One of the insufficiently-covered stories in the business press is the accelerating growth of China’s foreign exchange reserves. That information is treated as old hat. Yes, China has a big trade surplus so it has substantial FX reserves. Next?
But a new and volatile element has been added to the mix. The money coming into China isn’t just the result of a current account surplus or foreign investment. Substantial amounts of speculative capital have also flooded in. The danger is that even with an economy with massive FX reserves like China’s, large flows of hot money can be destabilizing. Michael Pettis and Brad Setser have been following this development with some concern on their respective blogs, but it hasn’t gotten much attention elsewhere.
That oversight is remedied today in a Financial Times comment by Michael Pettis and Logan Wright:
For many years China’s reserve accumulation was largely powered by its high and rising trade surplus and its status as the favourite destination for foreign direct investment. These are relatively stable sources of inflow and are even likely to be neutral or slightly countercyclical. But in recent months it has been no longer the trade surplus, in combination with FDI, that is powering the increase. The trade surplus is slightly down in 2008 compared with last year, as is the use of foreign-sourced funds for investment, even as the rate of Chinese reserve accumulation has doubled.
During the first halves of 2005 and 2006, the trade surplus, FDI and estimated interest on China’s reserves accounted for 80-90 per cent of the country’s reserve accumulation. In the first half of 2007, these components accounted for about 70 per cent. This year, however, their share has declined dramatically to 39 per cent from January to May (after we adjust China’s headline growth in reserves to account for a number of transactions that have in effect “outsourced” the job of reserve accumulation to other entities within China). Because there are likely to be speculative inflows buried in the trade and FDI accounts, their true share is probably even lower.
So what is powering China’s accelerating reserve accumulation? Probably hot money. As it becomes increasingly clear that China must revalue its currency sharply or else face surging inflation and the threat of financial instability, more and more investors, business people and ordinary households are bringing money into China to take advantage of profits associated with the expected appreciation or to protect themselves from the losses they will incur with the rising renminbi.
Consequently a flood of speculative money, amounting possibly to tens of billions of dollars every month, is pouring into China. There is no technical definition of hot money and of course, with much of it entering the country illegally, it is tough to measure, but it is possible to obtain rough proxies for speculative inflows and to track their change over time. In every case the proxy, however it has been derived, shows a startling increase over the past 12 months. The fact that in recent months the authorities have taken increasingly desperate measures to staunch the inflows confirms this interpretation of soaring hot money proxies.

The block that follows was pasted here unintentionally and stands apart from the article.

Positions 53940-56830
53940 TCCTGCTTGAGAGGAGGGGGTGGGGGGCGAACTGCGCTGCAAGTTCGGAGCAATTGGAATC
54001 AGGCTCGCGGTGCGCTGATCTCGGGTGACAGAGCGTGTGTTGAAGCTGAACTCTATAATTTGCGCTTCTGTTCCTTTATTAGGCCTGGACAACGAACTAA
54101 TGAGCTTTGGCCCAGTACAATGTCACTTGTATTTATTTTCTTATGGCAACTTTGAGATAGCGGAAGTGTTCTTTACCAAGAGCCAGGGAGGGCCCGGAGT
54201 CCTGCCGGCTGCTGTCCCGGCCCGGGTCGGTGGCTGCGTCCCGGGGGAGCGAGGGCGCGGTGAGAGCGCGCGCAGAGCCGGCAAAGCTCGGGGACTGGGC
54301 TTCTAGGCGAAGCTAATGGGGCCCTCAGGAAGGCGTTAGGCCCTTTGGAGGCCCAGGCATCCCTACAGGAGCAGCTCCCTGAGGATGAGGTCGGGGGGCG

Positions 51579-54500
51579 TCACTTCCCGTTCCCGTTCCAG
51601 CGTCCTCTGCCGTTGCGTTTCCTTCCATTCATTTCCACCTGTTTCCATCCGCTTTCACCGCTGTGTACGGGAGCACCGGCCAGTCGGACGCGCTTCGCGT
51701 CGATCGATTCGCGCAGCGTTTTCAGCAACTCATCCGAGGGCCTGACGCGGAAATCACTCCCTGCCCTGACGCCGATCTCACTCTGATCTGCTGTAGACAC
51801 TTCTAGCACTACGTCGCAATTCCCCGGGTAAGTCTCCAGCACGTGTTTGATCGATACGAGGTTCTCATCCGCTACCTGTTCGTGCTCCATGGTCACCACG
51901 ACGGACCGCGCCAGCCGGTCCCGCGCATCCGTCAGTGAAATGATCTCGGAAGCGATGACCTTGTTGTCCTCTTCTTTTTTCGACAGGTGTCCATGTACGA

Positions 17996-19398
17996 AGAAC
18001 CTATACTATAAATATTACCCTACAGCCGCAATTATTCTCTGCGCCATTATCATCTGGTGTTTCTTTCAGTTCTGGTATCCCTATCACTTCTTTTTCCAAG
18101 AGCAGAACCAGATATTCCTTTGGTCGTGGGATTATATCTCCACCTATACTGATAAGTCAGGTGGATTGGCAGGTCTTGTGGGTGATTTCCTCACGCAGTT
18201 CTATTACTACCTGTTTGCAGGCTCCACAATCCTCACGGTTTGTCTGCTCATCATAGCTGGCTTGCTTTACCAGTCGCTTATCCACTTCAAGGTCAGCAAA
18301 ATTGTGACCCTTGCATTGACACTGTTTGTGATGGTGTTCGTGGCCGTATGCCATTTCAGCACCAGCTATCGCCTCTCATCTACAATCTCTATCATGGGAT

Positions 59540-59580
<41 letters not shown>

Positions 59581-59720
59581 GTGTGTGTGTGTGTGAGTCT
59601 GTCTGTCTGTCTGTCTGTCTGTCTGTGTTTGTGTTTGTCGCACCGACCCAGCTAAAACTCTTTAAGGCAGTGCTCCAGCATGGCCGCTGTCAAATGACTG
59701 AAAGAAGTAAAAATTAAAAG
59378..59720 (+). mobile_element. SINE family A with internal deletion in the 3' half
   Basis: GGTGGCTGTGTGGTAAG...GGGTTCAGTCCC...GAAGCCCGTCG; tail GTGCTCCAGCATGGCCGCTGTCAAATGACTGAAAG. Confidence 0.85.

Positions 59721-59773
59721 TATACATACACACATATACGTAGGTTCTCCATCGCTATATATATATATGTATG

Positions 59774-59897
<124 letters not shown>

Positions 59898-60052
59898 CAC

If hot money is indeed increasing as quickly as the various proxies suggest, it indicates that not only is Chinese reserve accumulation going through a large quantitative change as it doubles yet again, it is going through an even more important qualitative change.
Hot money is notoriously unstable and even more notoriously procyclical. When the economy is growing, or even overheating, inflows are likely to increase net investment and add even more fuel to the economic engine. But when conditions change and the economy begins to slow or the country face financial risks, hot money is likely to flee the country, exacerbating the very conditions it is fleeing.
The Asian financial crisis steeled Chinese policymakers to create safeguards against capital flight, and China’s massive reserves and capital controls are likely to prevent a rapid speculative assault on the renminbi. However, just because China may be less vulnerable to an external financing crisis does not mean that authorities are out of the woods.
The increasing procyclicality of Chinese capital inflows could place the gradualist, consensus-driven Chinese leadership significantly behind the curve when the inflows reverse, when the government should be providing liquidity to the real economy rather than mopping it up. Under these conditions, the risks to the domestic banking system, rather than the currency, are likely to be more significant.